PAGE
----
• 1 tablespoon vinegar, cider or white
  • 1/3 cup vegetable oil
  • 1 cup cold half & half
DSC_0124

Everything is better with a layer of raspberry jam. The prepared frosting worked perfectly well. And almonds (or pecans or whatever)…..

  • 1 jar of raspberry jam (between the layers)
  • dark chocolate prepared frosting
  • sliced toasted almonds

Preheat oven to 350 degrees. I used two 9″ round pans and sprayed them with baking spray with flour.

DSC_0125

Combine all dry ingredients in a bowl. Stir around with a fork until mixed.

DSC_0126

In a two cup measure, combine all liquid ingredients. Pour into dry ingredients and stir until well mixed.

DSC_0129

Divide mixture equally into two round pans. It will barely cover the bottom of the pans.

DSC_0130

Bake for approximately 20 minutes (less than the time listed on the original recipe since I divided the batter into two pans).

DSC_0131

Check for doneness around 20 minutes.  All ovens differ.  Remove pans from oven and cool on a rack.When cool, smear as much raspberry jam as your heart desires atop one of the layers. Place the top layer where it goes (on top). Frost the cake, lick the spatula. Sprinkle with slivered almonds. Eat some. Sneak some more frosting. Enjoy.

DSC_0132

This post is dedicated to my favorite chocoholic fiends: Junior Deerslayer and Kelly!

 

Tags: , ,

Chilaquiles with Whitewing Breast

DSC_0118Deerslayer and I had the opportunity to travel to San Miguel de Allende, Mexico in June.The son of our dear friends was getting married and we headed down to attend the wedding   The small town was beautiful. Cobblestone streets, breathtaking cathedrals, wonderful traditions, fabulous food, great shopping.  We spent five days and would like to go back again.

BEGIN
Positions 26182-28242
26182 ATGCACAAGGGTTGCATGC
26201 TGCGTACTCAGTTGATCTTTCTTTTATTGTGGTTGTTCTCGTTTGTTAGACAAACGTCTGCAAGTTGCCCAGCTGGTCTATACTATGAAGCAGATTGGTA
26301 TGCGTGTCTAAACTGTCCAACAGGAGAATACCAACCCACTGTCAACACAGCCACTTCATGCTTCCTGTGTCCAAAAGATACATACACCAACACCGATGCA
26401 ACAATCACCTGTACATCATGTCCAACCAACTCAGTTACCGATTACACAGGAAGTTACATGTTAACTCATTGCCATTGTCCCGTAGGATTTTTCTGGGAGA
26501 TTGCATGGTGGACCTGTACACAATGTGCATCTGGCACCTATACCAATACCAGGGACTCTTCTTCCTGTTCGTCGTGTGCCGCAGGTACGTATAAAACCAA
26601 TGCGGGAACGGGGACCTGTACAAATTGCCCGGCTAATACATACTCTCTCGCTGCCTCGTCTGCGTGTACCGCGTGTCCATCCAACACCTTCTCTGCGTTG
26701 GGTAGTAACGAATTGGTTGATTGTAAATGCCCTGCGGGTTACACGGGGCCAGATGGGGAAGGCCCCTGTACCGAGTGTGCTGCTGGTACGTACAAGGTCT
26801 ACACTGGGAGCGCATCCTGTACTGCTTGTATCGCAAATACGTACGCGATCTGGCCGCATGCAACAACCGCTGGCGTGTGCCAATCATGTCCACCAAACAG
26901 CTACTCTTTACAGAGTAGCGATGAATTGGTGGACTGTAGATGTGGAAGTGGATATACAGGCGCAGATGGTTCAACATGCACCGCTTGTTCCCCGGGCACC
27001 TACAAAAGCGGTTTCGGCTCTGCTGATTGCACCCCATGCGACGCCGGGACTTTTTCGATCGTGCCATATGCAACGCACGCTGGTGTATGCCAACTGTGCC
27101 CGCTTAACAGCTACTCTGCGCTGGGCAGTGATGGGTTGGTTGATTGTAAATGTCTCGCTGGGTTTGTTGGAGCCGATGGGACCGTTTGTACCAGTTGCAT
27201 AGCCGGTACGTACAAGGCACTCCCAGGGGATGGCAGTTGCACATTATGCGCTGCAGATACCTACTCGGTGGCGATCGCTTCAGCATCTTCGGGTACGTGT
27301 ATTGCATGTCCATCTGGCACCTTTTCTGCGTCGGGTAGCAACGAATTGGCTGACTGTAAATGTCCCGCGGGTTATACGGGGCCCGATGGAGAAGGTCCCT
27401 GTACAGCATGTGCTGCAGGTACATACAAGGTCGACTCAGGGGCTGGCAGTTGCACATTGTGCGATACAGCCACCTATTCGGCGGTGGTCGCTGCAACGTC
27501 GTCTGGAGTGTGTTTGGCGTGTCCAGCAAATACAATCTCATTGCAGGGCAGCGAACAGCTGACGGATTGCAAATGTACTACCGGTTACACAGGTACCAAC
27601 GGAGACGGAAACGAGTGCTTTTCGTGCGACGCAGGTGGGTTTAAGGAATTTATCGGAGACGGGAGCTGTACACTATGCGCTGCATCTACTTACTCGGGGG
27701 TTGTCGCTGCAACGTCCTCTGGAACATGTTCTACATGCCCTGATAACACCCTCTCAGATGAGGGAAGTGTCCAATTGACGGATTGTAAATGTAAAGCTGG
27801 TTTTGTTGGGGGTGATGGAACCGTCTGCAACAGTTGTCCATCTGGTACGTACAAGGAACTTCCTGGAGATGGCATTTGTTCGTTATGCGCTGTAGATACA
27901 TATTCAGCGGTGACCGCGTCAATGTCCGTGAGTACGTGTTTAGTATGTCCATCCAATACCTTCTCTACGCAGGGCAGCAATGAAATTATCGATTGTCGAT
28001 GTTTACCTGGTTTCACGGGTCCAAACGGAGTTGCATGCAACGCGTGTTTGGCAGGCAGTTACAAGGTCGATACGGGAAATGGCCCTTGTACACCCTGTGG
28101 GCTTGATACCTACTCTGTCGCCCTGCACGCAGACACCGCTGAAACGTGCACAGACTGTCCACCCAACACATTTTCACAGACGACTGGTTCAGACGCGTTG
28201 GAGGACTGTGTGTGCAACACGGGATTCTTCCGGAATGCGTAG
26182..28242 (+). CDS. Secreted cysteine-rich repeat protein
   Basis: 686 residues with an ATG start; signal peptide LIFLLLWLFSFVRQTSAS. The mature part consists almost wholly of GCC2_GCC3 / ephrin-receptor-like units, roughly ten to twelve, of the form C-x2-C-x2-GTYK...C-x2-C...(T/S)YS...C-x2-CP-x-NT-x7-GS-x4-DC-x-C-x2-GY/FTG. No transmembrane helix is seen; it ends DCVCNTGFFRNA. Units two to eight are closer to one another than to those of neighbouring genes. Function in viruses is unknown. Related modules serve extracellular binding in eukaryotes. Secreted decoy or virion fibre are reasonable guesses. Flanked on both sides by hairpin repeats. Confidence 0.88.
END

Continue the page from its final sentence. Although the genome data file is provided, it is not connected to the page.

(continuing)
There were many terrific restaurants, some with traditional foods, some with cutting edge cuisine.  While I loved both, one of the traditional breakfast dishes really stood out in my mind…so much so that we went to the same restaurant twice and ordered it both times.  Deerslayer and I had chilaquiles, originally a breakfast for the working classes, a way to use day-old corn tortillas, softened with salsa, flavored with leftovers, usually chicken, some cheese, some crema fresca.  A poached egg was added atop the recipe we had.

20150603_17475020150605_124533
The great thing about this recipe is that, to the basic corn tortillas and red or green salsa, the extra additions are as limitless as your imagination.  Cheeses, onions, cilantro, varieties of meats, eggs (fried, poached, scrambled) and avocado are just a few examples. To bring a wild game aspect to the recipe, I substituted some leftover whitewing breasts,for the chicken, to create a special occasion breakfast.

20150605_140936

20150605_183607

DSC_0067

Don’t freak out! You do, in fact, see venison tenderloIn rather than whitewing breast, in this photo. I actually prepared the whole thing twice, once with venison (recipe soon) and once with whitewing, since it’s almost whitewing season in this neck o’the woods.The second time I whipped up the recipe, I used leftover whitewing breast, already cooked up from a meal the previous evening.

Chilaquiles

2 corn tortillas per person